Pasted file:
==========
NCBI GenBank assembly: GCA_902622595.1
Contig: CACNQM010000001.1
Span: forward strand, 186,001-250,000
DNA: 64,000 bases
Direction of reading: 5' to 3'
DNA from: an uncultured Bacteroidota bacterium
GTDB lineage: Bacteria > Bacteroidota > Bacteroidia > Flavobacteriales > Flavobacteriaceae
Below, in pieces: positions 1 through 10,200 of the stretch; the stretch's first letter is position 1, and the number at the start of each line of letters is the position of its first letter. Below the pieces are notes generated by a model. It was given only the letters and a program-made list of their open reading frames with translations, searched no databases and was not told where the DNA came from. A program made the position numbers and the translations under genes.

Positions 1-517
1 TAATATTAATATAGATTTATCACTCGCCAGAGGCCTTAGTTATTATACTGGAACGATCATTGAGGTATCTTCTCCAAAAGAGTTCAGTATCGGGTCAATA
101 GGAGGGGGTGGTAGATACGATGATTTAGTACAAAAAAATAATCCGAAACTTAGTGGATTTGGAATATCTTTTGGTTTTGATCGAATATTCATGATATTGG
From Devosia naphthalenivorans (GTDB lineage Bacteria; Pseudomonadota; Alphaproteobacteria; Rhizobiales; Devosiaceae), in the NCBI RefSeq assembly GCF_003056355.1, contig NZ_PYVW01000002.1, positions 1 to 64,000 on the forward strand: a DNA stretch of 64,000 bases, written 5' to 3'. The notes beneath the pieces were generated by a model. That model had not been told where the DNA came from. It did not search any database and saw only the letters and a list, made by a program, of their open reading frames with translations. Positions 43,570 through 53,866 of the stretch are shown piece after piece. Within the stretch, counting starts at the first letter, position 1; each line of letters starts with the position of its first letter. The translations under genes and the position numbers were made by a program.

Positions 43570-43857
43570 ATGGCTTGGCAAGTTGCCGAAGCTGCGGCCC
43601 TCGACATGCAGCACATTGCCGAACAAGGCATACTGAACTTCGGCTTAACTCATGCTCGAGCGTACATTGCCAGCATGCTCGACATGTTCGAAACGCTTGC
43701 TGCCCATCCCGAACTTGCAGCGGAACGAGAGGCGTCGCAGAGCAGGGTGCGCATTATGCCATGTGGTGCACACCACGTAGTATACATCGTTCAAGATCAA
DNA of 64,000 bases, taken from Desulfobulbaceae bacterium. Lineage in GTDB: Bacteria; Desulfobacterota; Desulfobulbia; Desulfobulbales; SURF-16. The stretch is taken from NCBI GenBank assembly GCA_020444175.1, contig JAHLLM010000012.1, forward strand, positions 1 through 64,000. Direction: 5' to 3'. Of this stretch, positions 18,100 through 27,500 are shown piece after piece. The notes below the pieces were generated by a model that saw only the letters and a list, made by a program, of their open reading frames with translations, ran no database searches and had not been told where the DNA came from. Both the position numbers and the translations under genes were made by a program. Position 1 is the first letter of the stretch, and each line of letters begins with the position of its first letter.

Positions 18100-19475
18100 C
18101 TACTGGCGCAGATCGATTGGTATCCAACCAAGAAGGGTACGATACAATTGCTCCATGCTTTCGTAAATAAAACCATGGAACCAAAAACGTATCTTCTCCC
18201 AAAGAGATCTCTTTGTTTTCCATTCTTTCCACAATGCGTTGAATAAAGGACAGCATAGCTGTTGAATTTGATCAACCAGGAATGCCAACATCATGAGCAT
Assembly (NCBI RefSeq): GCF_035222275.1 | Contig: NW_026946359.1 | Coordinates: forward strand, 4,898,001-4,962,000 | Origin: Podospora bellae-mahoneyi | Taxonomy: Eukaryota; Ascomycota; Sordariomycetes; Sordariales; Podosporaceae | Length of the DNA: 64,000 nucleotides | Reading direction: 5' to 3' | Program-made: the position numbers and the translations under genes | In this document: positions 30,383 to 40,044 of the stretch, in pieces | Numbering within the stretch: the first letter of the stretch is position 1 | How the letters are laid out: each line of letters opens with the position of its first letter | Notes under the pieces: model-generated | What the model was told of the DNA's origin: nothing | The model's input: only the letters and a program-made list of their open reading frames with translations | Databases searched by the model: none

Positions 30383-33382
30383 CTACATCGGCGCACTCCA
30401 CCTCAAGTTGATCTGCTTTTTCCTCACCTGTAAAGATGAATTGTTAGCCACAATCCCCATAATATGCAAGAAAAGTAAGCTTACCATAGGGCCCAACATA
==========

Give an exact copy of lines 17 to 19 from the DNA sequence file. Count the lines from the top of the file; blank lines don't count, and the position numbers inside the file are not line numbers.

DNA of 64,000 bases, taken from Desulfobulbaceae bacterium. Lineage in GTDB: Bacteria; Desulfobacterota; Desulfobulbia; Desulfobulbales; SURF-16. The stretch is taken from NCBI GenBank assembly GCA_020444175.1, contig JAHLLM010000012.1, forward strand, positions 1 through 64,000. Direction: 5' to 3'. Of this stretch, positions 18,100 through 27,500 are shown piece after piece. The notes below the pieces were generated by a model that saw only the letters and a list, made by a program, of their open reading frames with translations, ran no database searches and had not been told where the DNA came from. Both the position numbers and the translations under genes were made by a program. Position 1 is the first letter of the stretch, and each line of letters begins with the position of its first letter.

Positions 18100-19475
18100 C